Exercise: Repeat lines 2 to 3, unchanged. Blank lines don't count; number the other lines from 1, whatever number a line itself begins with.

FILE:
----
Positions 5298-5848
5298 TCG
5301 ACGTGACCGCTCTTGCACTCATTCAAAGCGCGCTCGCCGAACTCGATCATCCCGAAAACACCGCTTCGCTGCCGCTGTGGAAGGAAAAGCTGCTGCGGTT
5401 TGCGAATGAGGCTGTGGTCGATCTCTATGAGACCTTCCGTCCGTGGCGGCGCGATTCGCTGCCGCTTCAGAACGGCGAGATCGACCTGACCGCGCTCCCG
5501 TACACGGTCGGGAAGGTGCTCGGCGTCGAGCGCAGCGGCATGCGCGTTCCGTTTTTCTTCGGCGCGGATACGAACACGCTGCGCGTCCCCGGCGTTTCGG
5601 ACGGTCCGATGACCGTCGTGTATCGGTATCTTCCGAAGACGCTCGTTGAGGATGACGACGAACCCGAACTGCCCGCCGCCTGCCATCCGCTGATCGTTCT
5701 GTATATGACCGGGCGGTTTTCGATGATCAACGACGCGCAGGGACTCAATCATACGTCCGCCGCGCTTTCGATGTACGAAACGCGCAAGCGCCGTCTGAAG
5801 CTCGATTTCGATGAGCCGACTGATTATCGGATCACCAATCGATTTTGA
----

5298 TCG
5301 ACGTGACCGCTCTTGCACTCATTCAAAGCGCGCTCGCCGAACTCGATCATCCCGAAAACACCGCTTCGCTGCCGCTGTGGAAGGAAAAGCTGCTGCGGTT